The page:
Project HOPE, a nonprofit the NAM is working with on humanitarian relief, is ensuring that some of the most vulnerable victims of the war in Ukraine receive care and support.
What’s happening: The U.S.-based international nonprofit, which has aid teams on the ground in Ukraine and in neighboring Poland, Moldova and Romania, recently delivered the following in Ukraine:
- Twenty-two pallets of medicines;
- Eight Interagency Emergency Health Kits, each one containing enough essential medicine to serve a population of 10,000 people for more than three months; and
- Forty-five Essential Health Packs, each of which comes with a minimum of 800 courses of treatment, including over-the-counter and prescription medication, antibiotics, anti-inflammatories and anti-parasitics.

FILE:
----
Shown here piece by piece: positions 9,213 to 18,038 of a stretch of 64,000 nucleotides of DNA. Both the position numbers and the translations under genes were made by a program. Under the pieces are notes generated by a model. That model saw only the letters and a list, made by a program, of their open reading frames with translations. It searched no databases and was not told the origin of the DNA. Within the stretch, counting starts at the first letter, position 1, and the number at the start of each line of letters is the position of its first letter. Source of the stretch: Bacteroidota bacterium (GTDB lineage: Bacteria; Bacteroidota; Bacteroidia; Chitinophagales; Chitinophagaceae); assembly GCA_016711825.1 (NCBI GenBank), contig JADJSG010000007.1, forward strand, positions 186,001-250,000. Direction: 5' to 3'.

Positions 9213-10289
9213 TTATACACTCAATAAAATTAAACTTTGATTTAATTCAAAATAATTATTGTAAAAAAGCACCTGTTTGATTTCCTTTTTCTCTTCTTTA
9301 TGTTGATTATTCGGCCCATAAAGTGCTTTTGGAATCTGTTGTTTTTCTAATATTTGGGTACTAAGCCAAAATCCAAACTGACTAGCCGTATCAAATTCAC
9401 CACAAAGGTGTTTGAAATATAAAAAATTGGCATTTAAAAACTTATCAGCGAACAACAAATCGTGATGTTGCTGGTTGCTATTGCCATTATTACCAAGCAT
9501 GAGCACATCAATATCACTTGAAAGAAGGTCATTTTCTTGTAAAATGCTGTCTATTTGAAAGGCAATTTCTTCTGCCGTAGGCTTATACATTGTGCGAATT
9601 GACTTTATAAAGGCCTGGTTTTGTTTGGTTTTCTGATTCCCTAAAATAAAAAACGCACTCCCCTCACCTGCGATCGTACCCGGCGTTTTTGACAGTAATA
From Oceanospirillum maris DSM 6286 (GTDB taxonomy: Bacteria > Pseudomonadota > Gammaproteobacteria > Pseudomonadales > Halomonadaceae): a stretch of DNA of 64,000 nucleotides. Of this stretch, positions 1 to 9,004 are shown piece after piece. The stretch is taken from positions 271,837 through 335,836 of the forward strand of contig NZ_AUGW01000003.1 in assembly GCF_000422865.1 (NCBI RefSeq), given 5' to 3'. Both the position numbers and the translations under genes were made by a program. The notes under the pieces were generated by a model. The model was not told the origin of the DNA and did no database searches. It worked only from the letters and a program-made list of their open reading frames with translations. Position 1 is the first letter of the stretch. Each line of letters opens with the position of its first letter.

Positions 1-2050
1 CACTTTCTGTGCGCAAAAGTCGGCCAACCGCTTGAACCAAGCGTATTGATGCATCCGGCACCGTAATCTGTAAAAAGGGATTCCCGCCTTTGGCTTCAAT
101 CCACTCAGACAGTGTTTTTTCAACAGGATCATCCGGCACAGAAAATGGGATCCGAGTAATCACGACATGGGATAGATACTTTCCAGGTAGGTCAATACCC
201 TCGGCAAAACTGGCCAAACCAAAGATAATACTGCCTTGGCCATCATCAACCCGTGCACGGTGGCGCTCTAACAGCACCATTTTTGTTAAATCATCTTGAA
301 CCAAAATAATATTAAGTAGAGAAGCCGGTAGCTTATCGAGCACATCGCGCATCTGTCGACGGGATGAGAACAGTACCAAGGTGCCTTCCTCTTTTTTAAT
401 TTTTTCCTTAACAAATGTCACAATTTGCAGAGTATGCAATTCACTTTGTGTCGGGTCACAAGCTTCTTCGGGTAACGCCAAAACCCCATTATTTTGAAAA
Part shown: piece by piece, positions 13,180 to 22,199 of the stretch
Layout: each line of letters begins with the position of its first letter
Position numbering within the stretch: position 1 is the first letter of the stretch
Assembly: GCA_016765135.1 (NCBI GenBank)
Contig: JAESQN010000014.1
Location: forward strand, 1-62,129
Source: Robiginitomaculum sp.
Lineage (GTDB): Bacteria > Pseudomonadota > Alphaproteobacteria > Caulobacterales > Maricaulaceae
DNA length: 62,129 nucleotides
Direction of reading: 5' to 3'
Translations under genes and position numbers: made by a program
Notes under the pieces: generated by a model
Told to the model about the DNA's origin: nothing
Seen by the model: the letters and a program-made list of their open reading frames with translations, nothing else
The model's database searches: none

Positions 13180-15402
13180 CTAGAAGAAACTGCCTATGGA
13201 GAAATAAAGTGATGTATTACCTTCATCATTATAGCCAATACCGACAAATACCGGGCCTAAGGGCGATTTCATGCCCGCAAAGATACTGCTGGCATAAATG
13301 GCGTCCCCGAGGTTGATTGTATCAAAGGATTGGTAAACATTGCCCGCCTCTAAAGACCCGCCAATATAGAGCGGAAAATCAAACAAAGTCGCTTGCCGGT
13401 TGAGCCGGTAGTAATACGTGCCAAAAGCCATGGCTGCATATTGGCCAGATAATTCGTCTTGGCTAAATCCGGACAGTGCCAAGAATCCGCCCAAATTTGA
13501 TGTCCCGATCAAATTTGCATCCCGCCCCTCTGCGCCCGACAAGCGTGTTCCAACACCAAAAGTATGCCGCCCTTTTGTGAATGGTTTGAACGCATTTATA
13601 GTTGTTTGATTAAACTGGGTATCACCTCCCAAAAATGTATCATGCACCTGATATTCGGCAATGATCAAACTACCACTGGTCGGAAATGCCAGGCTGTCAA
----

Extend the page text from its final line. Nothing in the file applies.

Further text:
Project HOPE is helping deliver crucial medicines to pediatric oncology patients at the University Children’s Hospital in Krakow, which the organization has supported for nearly 50 years. And manufacturers are helping its efforts.
- Pharmaceutical company Eli Lilly send a shipment of its diabetes treatments to Ukraine earlier this month. Lilly will continue to provide medications, including oncology and COVID-19 treatments, to the country.
- Manufacturers have donated thousands of dollars through Project HOPE, both directly and through the NAM’s partnership page. As of this writing, donations through the partnership are at more than $11,000.
Other efforts: Project HOPE has partnered with nongovernmental organizations in and around Ukraine to provide food as well as medicine and technical support to health facilities treating refugees, displaced persons and others affected by the war.
How you can help: Those who wish to donate to Project HOPE may do so here.
- To share news about your company’s efforts or to get more information on what the NAM is doing, please contact the ERC at [email protected].
The above photo, which runs courtesy of Project HOPE, shows oncology patient Tamara, 5, and her mother Mikhaila at the University Children’s Hospital in Krakow. Tamara and Mikhaila fled the war in Ukraine and are seeking safety in Poland.